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The term encumbrance has not been defined in the Transfer of Property Act, 1882. In legal parlance, the word ‘encumbrance’ signifies a claim, charge or liability attached to immovable property.
The section is borrowed from Section 5 of the Conveyancing and Law of Property Act, 1881, now replaced by Section 50 of the Law of Property Act, 1925.
Encumbrances and court sale
Section 57 – Discharge of encumbrances on sale : Where any immovable property, subject to any encumbrance is, sold by the court or in the execution of a decree or out of court, the court may, on the application of any party to the sale, direct or allow payment into court –
- In a case of an annual or monthly sum charged on the property or of a capital sum charged on a determinable interest in the property of such amount as, when invested in securities of the Government of India will be sufficient by means of the interest thereof, to keep down or otherwise provide for the charge;
- And in any other case, of a capital sum charged on the property of the amount sufficient to meet the encumbrances and any interest due thereon;
In either case, such additional amount as the court considers sufficient to meet the contingency of further costs, expenses, and interest and any other contingency must also be paid into the court.
Thereon, the court may, if it thinks fit, and after notice to the encumbrancer, declare the property to be free from the encumbrance, and make any order for conveyance, or vesting order, for giving effect to the sale.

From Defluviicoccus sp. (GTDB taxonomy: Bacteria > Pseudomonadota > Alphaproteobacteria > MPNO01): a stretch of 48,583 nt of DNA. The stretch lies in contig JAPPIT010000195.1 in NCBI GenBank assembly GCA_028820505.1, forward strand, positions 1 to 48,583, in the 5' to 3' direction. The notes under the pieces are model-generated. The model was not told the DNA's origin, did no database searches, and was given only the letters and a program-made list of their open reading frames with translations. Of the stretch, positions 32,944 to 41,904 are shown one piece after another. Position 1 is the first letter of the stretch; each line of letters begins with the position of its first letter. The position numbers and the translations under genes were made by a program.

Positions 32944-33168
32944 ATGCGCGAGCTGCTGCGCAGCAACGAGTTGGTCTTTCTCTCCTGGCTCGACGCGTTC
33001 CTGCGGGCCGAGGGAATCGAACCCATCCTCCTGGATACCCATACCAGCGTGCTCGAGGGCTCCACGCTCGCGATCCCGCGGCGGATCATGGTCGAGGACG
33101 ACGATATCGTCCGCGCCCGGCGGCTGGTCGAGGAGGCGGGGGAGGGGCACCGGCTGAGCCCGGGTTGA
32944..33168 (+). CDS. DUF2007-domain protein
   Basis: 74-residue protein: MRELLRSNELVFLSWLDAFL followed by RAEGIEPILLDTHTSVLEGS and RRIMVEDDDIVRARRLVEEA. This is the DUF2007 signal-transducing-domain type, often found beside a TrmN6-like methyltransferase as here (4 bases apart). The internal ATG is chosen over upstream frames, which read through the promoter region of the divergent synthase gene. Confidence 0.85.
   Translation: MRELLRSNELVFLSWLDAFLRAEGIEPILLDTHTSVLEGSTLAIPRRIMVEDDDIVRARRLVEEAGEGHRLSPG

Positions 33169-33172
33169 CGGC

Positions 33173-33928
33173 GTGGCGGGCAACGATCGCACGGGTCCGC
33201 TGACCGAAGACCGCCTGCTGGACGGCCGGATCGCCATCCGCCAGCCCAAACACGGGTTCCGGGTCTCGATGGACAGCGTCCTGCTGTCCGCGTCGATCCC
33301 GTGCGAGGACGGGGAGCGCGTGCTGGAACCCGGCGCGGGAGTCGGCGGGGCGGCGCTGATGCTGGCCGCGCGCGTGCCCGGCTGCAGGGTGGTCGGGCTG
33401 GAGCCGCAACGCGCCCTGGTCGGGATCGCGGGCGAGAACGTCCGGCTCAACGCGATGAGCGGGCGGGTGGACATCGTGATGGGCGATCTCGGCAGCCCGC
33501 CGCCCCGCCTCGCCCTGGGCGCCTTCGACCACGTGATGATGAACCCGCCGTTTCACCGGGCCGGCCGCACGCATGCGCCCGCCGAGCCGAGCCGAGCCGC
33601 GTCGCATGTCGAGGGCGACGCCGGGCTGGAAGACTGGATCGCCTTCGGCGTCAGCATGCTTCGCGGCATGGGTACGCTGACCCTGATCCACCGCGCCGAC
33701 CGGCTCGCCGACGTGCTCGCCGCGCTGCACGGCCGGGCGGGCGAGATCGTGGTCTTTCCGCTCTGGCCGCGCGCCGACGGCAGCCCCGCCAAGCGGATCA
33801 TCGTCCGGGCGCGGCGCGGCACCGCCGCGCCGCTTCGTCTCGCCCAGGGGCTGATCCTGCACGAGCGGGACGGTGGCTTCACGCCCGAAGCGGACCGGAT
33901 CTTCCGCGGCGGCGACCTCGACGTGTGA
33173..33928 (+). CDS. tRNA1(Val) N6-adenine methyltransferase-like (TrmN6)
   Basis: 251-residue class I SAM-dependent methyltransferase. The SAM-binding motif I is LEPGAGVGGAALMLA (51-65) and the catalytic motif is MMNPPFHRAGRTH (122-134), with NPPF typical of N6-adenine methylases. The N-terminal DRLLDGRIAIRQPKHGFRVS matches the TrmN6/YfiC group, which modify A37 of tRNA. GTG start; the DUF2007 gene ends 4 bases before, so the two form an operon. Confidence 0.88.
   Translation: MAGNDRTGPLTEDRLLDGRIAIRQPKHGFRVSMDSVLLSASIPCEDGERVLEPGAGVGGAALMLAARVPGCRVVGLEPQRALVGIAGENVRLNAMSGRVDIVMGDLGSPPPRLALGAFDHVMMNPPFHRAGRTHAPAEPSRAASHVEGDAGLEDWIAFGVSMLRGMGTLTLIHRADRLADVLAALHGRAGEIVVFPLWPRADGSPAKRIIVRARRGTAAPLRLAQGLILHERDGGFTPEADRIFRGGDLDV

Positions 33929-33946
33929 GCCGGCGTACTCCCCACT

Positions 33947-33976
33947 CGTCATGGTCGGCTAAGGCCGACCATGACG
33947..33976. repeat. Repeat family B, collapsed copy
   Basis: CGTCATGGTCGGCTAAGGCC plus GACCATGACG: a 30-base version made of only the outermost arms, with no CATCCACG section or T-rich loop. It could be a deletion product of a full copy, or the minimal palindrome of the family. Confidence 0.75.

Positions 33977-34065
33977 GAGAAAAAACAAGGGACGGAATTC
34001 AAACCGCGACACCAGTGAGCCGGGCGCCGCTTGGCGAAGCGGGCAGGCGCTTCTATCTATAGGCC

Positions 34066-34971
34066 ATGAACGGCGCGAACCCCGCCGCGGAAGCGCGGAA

After notice is served on the persons interested in, or entitled to, the money or fund in court, the court may direct payment or transfer thereof to the person entitled to receive or give the discharge for the same, and generally may give direction respecting the application or distribution of the capital or income thereof.
An appeal lies from any declaration, order, or direction under this section as if the same were a decree.
This section gives the procedure for discharging an encumbrance on a property which is sold free an encumbrance. This can be done only by the court’s order. The court cannot act suo motu. The power given to the court under the section is intended to facilitate the alienation of encumbered estates by relieving the land from the encumbrance and substituting for the land another form of security. Different rules for payment are prescribed for different kinds of encumbrances.
At present, a prospective purchaser can easily find out about any existing encumbrance over a property either by inspection of the Registration Registers or by securing a certificate relating to encumbrances (that is copies of entries in the Registration Registers) from the jurisdictional Sub-Registrar under Section 57 of the Registration Act, 1908. [i]
[i] T.G. Ashok Kumar v. Govindammal and Ors. Civil Appeal No. 10325 of 2010 (Arising out of SLP (C) No. 163 of 2010)